A multi-level flash memory cell is programmed by applying a programming voltage to the control gate and holding the drain to a constant voltage over a proper time period to store enough charge in the floating gate to move the threshold voltage of the flash memory cell 14 to a desired level. This threshold voltage level represents a bit state of the cell corresponding to the combination of data bits stored in the cell. As with programming single-level flash cells, programming of multi-level cells is performed on a row-by-row basis.
There is also a limit to the precision with which circuitry can store an analog value on the floating gate of a flash cell, particularly where multiple levels of charge must be stored. In particular, because of process variations, the flash cells across an entire array and even across a single row may not all behave identically. For these reasons, conventional circuitry for programming or erasing the flash cells typically perform these task in an algorithmic manner. Specifically, the circuitry applies an appropriate voltage level to the control gate of a cell to charge the floating gate to a specific level, then interrogates the cell to determine if the floating gate has been charged to that level. If the floating gate has not been sufficiently charged, the circuitry again applies an appropriate voltage level to the control gate of the cell. This process is repeated until the floating gate has been charged to the desired level.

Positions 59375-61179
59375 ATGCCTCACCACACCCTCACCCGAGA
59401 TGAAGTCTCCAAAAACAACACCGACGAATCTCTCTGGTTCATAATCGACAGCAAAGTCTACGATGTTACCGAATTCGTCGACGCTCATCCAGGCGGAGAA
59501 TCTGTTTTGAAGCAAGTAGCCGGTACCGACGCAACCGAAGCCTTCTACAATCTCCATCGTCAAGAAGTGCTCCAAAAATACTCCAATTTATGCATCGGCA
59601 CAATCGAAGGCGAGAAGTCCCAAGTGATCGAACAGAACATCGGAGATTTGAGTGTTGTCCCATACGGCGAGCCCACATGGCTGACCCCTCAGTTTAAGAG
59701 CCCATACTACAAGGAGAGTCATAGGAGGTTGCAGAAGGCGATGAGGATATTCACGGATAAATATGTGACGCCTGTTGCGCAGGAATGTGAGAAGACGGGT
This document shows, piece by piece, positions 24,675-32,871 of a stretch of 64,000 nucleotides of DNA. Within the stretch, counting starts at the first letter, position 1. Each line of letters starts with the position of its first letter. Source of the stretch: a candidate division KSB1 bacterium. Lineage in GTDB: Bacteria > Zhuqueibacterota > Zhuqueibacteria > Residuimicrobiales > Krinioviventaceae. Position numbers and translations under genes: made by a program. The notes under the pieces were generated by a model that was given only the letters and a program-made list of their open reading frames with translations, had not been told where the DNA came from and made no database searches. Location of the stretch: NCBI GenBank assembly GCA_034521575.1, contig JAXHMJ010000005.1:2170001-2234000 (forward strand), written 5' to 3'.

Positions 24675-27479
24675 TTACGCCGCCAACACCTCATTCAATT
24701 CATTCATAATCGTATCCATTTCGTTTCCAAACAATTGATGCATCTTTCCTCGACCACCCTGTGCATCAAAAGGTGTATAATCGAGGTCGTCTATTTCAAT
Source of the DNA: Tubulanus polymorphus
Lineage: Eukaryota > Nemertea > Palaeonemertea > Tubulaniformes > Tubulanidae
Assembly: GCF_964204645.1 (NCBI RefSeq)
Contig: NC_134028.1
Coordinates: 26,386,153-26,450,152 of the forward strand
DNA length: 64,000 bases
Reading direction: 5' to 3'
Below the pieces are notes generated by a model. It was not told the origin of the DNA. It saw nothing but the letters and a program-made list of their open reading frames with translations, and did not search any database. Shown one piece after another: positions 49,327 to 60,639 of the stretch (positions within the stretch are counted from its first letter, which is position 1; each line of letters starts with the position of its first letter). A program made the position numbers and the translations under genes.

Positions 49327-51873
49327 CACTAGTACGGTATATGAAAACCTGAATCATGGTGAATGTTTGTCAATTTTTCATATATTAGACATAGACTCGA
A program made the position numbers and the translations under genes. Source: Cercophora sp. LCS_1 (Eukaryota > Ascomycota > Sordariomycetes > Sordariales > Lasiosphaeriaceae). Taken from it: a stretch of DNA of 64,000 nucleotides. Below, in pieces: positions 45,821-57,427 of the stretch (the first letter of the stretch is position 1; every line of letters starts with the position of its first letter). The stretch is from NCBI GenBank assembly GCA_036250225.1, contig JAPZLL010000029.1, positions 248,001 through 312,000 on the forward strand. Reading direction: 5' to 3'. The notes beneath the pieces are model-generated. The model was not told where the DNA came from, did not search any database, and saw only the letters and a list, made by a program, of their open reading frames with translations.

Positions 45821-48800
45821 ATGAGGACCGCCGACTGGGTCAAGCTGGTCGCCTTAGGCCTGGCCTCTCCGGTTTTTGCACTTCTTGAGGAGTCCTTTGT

As the demand for memory capacity continues to increase, flash memory devices are being fabricated with increasingly higher densities. As a result, the spacing between the components of a flash memory device continues to decrease. As the spacing between these components becomes smaller, signals are more easily coupled between adjacent components. A signal applied to one component can therefore generate a spurious signal in an adjacent component. For example, a programming voltage applied to a selected word line to program a memory cell in a selected column can be coupled to the floating gate of memory cells in non-selected columns of that same row. These program disturb effects can increase the charge stored on the floating gates of memory cells in the row that either have been programmed or are being programmed to a lower charge level, thereby resulting in data storage errors. Similarly, an increase in the voltage of a floating gate caused by programming a selected memory cell can be coupled to the floating gate of an adjacent non-selected memory cell, thereby also inadvertently affecting the charge stored on the floating gate of the non-selected memory cell. These floating gate-to-floating gate and program disturb problems are most acute when programming multi-level flash memory cells, and it is for that reason that this description primarily refers to multi-level flash memory cells. However, these types of floating gate-to-floating gate and program disturb problems or similar problems can also exist when programming single-level flash memory cells and possibly other types of volatile memory devices.